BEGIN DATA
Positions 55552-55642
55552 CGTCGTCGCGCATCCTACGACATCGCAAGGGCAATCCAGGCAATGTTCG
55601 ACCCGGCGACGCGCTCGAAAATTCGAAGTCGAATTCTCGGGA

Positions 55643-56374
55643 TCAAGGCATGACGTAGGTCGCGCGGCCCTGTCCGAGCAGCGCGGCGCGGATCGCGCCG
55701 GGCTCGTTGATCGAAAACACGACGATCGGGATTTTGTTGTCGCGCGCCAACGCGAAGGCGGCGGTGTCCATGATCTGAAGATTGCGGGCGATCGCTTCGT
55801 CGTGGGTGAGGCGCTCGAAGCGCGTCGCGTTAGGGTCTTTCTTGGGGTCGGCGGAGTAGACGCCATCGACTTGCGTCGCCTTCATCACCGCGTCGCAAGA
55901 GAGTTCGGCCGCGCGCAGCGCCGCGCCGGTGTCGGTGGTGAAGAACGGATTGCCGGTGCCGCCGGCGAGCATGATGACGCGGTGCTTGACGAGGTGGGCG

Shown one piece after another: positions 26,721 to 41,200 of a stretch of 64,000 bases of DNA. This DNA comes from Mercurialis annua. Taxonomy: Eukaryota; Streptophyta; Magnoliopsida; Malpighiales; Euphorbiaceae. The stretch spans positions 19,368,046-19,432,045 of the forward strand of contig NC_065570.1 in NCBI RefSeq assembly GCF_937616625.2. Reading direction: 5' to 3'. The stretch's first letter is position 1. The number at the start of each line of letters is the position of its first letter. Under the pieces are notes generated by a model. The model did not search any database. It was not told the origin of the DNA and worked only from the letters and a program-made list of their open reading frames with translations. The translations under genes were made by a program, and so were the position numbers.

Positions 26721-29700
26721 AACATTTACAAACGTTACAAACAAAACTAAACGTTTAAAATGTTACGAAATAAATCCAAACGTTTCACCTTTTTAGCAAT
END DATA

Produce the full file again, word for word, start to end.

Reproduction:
Positions 55552-55642
55552 CGTCGTCGCGCATCCTACGACATCGCAAGGGCAATCCAGGCAATGTTCG
55601 ACCCGGCGACGCGCTCGAAAATTCGAAGTCGAATTCTCGGGA

Positions 55643-56374
55643 TCAAGGCATGACGTAGGTCGCGCGGCCCTGTCCGAGCAGCGCGGCGCGGATCGCGCCG
55701 GGCTCGTTGATCGAAAACACGACGATCGGGATTTTGTTGTCGCGCGCCAACGCGAAGGCGGCGGTGTCCATGATCTGAAGATTGCGGGCGATCGCTTCGT
55801 CGTGGGTGAGGCGCTCGAAGCGCGTCGCGTTAGGGTCTTTCTTGGGGTCGGCGGAGTAGACGCCATCGACTTGCGTCGCCTTCATCACCGCGTCGCAAGA
55901 GAGTTCGGCCGCGCGCAGCGCCGCGCCGGTGTCGGTGGTGAAGAACGGATTGCCGGTGCCGCCGGCGAGCATGATGACGCGGTGCTTGACGAGGTGGGCG

Shown one piece after another: positions 26,721 to 41,200 of a stretch of 64,000 bases of DNA. This DNA comes from Mercurialis annua. Taxonomy: Eukaryota; Streptophyta; Magnoliopsida; Malpighiales; Euphorbiaceae. The stretch spans positions 19,368,046-19,432,045 of the forward strand of contig NC_065570.1 in NCBI RefSeq assembly GCF_937616625.2. Reading direction: 5' to 3'. The stretch's first letter is position 1. The number at the start of each line of letters is the position of its first letter. Under the pieces are notes generated by a model. The model did not search any database. It was not told the origin of the DNA and worked only from the letters and a program-made list of their open reading frames with translations. The translations under genes were made by a program, and so were the position numbers.

Positions 26721-29700
26721 AACATTTACAAACGTTACAAACAAAACTAAACGTTTAAAATGTTACGAAATAAATCCAAACGTTTCACCTTTTTAGCAAT